Friday, June 4, 2010
Board of Health shorts, May 25
• 125 South Street oil spill. The clean up of oil continues, it was announced at the May 25 Board of Health (BOH) meeting, with all of the heavily contaminated soil now removed and set to be replaced with clean soil once all other work is finished. The remaining oil will be removed by introducing a chemical to the soil that will break down the oil and allow it to be washed away. The board will track this chemical to make sure it does not cause any problems in the area, and a Licensed Site Practitioner (LSP) will be on-site during all work.
• Rocky Point permit conditions. The 40B development is in only partial compliance with BOH conditions included in its comprehensive permit issued in 2003. BOH Agent Linda Fantasia later explained that while all Title 5 septic inspections have been passed, annual water usage readings have not been filed and annual septic tank pumping has been incomplete. In addition, the board continues to request information about the status of the required financial guarantee for the property, should there be a catastrophic failure of the wells or septic system. The BOH is in communication with the new full-time property manager, hired in January.
• Foss Farm – use of fertilizer on the garden plots. Based on a letter received by the board concerning raw manure use by gardeners on plots at Foss Farm and associated worries about smells, insects and pathogens, the board has investigated what fertilizers are being used. It was found that there has been no raw manure use and no increase in odor, insect or rodent activity. The material being laid on some of the plots is dry former-goat-bedding straw used to keep down weed growth and replace the organic material in the soil. Some gardeners also use composted manure that is fully broken down and odorless. The new manager of the Foss Farm gardens agreed with this assessment and will be monitoring the plots in the future to make sure nothing inappropriate is used as fertilizer going forward as well. The board will continue to educate itself on this issue in case anything else arises.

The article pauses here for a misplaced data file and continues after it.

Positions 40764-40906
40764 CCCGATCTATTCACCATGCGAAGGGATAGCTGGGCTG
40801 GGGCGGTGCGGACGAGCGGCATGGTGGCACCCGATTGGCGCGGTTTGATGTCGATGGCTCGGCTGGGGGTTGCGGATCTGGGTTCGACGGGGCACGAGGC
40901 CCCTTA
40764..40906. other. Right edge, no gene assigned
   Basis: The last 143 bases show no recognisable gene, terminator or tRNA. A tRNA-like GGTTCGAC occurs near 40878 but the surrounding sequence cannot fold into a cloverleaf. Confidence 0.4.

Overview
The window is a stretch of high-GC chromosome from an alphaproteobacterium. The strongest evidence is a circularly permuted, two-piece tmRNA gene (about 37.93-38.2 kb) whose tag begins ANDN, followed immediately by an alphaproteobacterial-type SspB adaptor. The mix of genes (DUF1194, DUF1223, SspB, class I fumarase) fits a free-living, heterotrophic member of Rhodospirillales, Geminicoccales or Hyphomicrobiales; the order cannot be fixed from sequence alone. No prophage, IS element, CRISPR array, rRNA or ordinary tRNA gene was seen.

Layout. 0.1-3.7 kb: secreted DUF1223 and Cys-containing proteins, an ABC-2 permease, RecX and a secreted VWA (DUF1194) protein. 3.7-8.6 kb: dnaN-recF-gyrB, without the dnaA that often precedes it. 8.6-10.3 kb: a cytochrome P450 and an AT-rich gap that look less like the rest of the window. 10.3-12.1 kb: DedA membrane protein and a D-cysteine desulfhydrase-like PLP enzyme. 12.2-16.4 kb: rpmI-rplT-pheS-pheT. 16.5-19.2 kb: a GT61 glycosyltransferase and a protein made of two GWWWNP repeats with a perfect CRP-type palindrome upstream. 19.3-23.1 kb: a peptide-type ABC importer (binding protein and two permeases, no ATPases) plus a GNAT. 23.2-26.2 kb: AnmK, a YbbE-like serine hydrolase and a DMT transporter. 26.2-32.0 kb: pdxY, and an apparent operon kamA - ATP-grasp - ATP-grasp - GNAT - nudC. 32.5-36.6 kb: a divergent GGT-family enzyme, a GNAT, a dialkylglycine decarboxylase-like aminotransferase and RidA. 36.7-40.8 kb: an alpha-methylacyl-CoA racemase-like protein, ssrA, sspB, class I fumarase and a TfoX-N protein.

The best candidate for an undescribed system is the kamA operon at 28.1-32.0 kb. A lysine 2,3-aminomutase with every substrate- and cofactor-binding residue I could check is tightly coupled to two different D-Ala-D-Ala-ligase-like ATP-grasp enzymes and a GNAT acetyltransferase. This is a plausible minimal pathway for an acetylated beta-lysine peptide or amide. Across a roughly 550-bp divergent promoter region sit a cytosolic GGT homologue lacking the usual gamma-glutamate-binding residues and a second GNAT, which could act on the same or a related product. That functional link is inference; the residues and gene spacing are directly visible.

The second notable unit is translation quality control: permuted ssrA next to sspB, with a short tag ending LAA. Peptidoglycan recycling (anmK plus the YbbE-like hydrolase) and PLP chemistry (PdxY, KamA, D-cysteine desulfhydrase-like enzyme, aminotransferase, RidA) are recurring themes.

• Voluntary well testing. As of the June 1 deadline, 32 households have signed up for well testing. Testing will be done on wells in the center of town as well as those that have signed up. Like all testing conducted by the board, the results will be a matter of public record. A basic water quality scan will cost $125 for each homeowner, with the balance being supplemented by grant money set aside for maintaining town water.
• Emergency radio antenna. The BOH secured a grant used to purchase an antenna for an emergency communication system to be run by local ham radio operators. The board agreed to use additional funds from the grant in order to install the antenna at the police station.
• Hazardous waste collection. The free hazardous waste collection day on Saturday, May 22 went well, with 88 vehicles bringing 24 full loads and 69 half loads for disposal. Some people brought things that are either not classified as hazardous waste (latex paint) or can be dropped off at the Transfer Station (items containing mercury), so the board plans to put out more information about what should be brought to hazardous waste drop offs in the future.
• New BOH member. The board welcomed the newly elected Cathy Galligan to her seat. Bill Risso was re-elected to a new three-year term.
• Animal inspection. The inspector has done all required barn inspections and the board is waiting to receive all payments for said service.
• Lyme Disease presentation. The board is working to bring someone to the community to give an informative talk on Lyme disease this summer.
• Serve Safe volunteer certifications. The five-year certifications for food service volunteers have run out and new certification courses will be held soon, possibly in conjunction with Concord. ∆
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